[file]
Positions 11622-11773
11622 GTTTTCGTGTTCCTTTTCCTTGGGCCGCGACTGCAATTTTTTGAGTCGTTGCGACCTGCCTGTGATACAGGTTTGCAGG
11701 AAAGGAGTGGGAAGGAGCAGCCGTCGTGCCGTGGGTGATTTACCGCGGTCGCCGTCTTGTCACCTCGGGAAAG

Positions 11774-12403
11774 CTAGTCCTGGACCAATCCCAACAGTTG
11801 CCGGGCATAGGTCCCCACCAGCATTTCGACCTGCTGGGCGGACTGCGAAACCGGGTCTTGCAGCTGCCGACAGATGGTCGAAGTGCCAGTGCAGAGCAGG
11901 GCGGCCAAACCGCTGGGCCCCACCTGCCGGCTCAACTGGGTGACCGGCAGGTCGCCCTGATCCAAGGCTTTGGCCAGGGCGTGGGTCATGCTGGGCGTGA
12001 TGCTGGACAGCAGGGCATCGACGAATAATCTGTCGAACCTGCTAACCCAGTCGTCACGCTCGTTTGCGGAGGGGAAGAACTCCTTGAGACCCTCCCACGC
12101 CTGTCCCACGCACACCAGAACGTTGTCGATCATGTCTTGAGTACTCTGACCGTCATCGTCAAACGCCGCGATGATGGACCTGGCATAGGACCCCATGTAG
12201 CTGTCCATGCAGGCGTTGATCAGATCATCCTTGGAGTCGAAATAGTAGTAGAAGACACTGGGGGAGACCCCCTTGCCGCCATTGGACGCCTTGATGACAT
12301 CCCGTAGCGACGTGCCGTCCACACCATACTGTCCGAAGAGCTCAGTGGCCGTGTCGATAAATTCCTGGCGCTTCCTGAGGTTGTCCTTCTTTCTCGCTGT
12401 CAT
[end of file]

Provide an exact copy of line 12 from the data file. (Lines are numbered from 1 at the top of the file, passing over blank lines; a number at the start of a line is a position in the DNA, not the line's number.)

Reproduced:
12401 CAT